The UK government’s new anti-obesity campaign is going to fail

Delaying junk food ads ‘til after the 9pm watershed, stopping two-for-one deals and slapping calorie counts on ultra-processed food are all very well, but these measures simply aren’t enough to tackle the root causes of the obesity crisis we face.

The campaign won’t help people make sustainable changes to their eating habits or weight because it fails to do enough to address our overconsumption of industrially made ultra-processed foods, the main cause of the obesity epidemic.

The government plastering calorie counts everywhere to try to force people to count calories, won’t help people lose weight or keep it off if a significant proportion of their diet continues to be made up of ultra-processed foods, because these foods have been designed to be addictive, so you crave them and eat more and more of them. The food industry isn’t stupid!

Giving incentives to Dr’s for referring people to old fashioned slimming clubs is misguided too. The severely calorie restricted diets they promote leave people hungry, malnourished and miserable. They encourage an unhealthy relationship with food; judging and choosing foods on their calorie content rather than their nutrient profile. Unsurprisingly, many people who do these extreme calorie restricted diets end up regaining all the weight they lost, and more!

Today, in the UK, around two-thirds (63%) of adults are above a healthy weight, and of these half are living with obesity.

And at the same time, more than half of the food bought by UK households is ultra-processed.

Ultra-processed foods include sugary cereals, salty snacks, industrially-made bread, cakes and desserts, ready-meals and sweetened soft drinks. Ultra-processed foods are high in calories, salt, starch, refined flours, sugar, cheap oil, saturated fat and lab-made additives like flavours, colours and emulsifiers but low in essential nutrients like protein, vitamins, minerals, fibre and other health promoting compounds.

Eating them leaves people overfed in calories but malnourished in nutrients and this is a recipe for metabolic dysfunction, appetite dysregulation, weight gain, obesity, poor health and early death.

If most of your diet is made up of ultra-processed foods, it’s a uphill struggle to resist buying and eating more of them because you constantly crave them, and at the same time they don’t feed you what your body really needs, which is nutrients, so they don’t satisfy you.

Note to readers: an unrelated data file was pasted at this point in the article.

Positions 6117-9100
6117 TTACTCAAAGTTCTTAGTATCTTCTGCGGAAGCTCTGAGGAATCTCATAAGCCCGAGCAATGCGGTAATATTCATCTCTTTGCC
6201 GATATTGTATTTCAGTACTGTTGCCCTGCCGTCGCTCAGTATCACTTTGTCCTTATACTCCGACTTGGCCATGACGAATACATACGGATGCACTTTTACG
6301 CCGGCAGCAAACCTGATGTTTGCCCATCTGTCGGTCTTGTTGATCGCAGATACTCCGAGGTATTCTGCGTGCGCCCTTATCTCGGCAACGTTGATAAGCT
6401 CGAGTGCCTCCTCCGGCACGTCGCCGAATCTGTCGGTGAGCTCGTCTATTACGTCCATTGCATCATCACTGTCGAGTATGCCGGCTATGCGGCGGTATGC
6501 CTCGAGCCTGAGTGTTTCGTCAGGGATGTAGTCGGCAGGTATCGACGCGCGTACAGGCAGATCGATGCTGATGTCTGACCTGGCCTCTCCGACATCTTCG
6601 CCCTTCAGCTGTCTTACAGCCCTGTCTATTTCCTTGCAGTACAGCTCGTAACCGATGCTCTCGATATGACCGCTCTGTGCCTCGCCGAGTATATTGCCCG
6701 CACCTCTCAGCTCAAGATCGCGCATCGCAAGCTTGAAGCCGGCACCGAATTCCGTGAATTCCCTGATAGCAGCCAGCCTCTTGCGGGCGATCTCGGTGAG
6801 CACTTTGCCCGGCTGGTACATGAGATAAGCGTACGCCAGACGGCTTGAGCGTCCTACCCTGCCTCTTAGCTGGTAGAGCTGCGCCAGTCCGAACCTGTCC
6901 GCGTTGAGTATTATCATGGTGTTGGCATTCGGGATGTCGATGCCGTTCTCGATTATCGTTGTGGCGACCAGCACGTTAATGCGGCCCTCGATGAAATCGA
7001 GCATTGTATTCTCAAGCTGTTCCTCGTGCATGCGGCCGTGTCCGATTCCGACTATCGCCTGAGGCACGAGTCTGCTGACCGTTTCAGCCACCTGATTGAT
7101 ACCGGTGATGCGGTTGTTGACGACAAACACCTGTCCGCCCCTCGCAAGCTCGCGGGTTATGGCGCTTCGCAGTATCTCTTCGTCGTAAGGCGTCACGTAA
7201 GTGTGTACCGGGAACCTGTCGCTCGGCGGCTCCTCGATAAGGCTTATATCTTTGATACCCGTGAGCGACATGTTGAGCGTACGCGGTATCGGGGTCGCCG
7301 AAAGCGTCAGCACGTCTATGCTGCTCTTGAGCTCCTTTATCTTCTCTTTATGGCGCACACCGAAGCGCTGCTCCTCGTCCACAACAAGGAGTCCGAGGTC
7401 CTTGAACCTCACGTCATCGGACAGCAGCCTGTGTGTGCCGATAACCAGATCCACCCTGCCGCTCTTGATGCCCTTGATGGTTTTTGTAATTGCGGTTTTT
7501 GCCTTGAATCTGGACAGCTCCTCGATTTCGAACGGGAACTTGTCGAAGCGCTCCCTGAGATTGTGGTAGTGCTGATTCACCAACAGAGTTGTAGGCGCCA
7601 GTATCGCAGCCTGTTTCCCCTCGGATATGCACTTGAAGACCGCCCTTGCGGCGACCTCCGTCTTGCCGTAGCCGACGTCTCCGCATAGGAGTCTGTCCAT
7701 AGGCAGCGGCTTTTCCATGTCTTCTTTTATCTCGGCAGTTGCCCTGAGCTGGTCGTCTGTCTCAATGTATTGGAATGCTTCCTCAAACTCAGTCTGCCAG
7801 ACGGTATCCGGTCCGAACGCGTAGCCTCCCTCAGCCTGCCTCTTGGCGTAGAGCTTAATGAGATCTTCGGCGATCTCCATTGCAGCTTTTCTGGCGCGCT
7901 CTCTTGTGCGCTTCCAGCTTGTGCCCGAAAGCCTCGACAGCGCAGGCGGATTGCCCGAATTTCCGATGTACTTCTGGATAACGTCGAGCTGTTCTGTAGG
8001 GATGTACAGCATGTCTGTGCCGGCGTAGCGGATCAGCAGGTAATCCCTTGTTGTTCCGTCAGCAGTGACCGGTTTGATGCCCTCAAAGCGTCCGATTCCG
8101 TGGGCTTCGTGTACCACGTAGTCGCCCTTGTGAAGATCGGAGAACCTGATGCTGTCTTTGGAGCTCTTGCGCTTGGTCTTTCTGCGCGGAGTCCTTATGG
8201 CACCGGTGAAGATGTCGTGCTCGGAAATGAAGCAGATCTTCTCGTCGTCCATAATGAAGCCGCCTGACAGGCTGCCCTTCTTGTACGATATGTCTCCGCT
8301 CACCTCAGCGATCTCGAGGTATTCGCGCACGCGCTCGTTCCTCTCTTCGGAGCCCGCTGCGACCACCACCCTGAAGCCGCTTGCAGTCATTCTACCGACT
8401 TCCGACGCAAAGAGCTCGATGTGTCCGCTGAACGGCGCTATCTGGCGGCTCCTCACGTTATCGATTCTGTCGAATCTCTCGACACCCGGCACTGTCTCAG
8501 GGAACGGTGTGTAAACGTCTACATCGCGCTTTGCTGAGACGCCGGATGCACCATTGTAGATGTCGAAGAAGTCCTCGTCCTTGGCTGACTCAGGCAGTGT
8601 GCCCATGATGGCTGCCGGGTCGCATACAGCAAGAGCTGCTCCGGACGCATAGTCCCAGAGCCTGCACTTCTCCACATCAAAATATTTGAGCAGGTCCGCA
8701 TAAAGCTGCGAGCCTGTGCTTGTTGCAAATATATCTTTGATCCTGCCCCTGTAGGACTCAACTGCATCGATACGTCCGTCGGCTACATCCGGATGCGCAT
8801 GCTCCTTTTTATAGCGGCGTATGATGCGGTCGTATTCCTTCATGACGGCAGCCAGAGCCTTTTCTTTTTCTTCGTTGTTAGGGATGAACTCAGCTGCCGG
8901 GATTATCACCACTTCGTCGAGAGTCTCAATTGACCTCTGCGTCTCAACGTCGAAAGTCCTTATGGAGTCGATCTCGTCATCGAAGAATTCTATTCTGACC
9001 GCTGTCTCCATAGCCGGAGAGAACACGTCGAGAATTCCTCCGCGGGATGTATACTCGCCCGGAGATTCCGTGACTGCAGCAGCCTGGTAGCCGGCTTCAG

They set you up on a rollercoaster of blood sugar highs followed by crashes, which leads to metabolic changes, mood swings, more cravings, increased appetite and food binges.


The solution to obesity is a return to eating mostly real food (vegetables, fruit, meat, fish, nuts, seeds and pulses). These whole foods fill us up, balance our blood sugar levels, nourish our bodies, support our health and reduce our cravings for ultra-processed foods.

By eating mostly real foods you can also naturally, and easily, create a calorie deficit (using more calories than you eat/drink) which is essential for weight loss, without needing to count calories.

People on outdated, severely calorie restricted diets which still include many ultra-processed foods, describe weight loss as a constant struggle. In contrast, on a real food diet, weight loss is much easier, almost effortless. I know this from helping thousands of people lose weight and improve their health over the past 12 years.


So how do we encourage and help people to make these beneficial changes in their eating habits?

The answer is using food education as an intervention approach. Empowering people with nutrition education to increase their knowledge on healthy diet and lifestyle choices and the importance of eating healthy food for their well-being whilst introducing healthier school meals and food growing and cooking classes for children in schools.

The government also needs to introduce a broader tax on ultra-processed foods. The taxation on sugary drinks is a start, but it doesn’t go anywhere near far enough. The millions of pounds raised from these taxes can be used to further increase nutrition awareness and health education and promote the health of the population.

The government also needs to do more to make healthy foods more affordable for lower income households by subsidising healthy foods such as fresh fruits, vegetables, nuts, and sustainably produced fish and meat.

The government needs to act now to introduce these changes. The heavy costs of obesity and obesity related illnesses are a ticking time bomb for the NHS.